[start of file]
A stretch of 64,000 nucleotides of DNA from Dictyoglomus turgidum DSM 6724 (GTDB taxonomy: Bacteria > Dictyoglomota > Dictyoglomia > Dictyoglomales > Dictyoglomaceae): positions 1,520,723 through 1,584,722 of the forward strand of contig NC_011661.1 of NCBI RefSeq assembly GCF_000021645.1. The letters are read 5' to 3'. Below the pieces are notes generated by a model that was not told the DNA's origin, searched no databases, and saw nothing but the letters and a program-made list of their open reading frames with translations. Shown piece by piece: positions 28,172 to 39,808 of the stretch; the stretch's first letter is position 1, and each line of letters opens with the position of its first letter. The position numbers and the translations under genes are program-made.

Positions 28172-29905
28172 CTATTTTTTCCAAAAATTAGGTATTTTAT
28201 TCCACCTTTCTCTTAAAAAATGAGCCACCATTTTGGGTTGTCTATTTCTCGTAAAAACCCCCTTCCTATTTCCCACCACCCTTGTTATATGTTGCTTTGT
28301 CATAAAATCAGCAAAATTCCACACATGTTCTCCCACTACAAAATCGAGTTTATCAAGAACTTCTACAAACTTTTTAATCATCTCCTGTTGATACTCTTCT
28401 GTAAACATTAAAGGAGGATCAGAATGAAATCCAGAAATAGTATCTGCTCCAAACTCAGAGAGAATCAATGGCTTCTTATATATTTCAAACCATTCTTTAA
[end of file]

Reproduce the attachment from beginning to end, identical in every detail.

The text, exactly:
A stretch of 64,000 nucleotides of DNA from Dictyoglomus turgidum DSM 6724 (GTDB taxonomy: Bacteria > Dictyoglomota > Dictyoglomia > Dictyoglomales > Dictyoglomaceae): positions 1,520,723 through 1,584,722 of the forward strand of contig NC_011661.1 of NCBI RefSeq assembly GCF_000021645.1. The letters are read 5' to 3'. Below the pieces are notes generated by a model that was not told the DNA's origin, searched no databases, and saw nothing but the letters and a program-made list of their open reading frames with translations. Shown piece by piece: positions 28,172 to 39,808 of the stretch; the stretch's first letter is position 1, and each line of letters opens with the position of its first letter. The position numbers and the translations under genes are program-made.

Positions 28172-29905
28172 CTATTTTTTCCAAAAATTAGGTATTTTAT
28201 TCCACCTTTCTCTTAAAAAATGAGCCACCATTTTGGGTTGTCTATTTCTCGTAAAAACCCCCTTCCTATTTCCCACCACCCTTGTTATATGTTGCTTTGT
28301 CATAAAATCAGCAAAATTCCACACATGTTCTCCCACTACAAAATCGAGTTTATCAAGAACTTCTACAAACTTTTTAATCATCTCCTGTTGATACTCTTCT
28401 GTAAACATTAAAGGAGGATCAGAATGAAATCCAGAAATAGTATCTGCTCCAAACTCAGAGAGAATCAATGGCTTCTTATATATTTCAAACCATTCTTTAA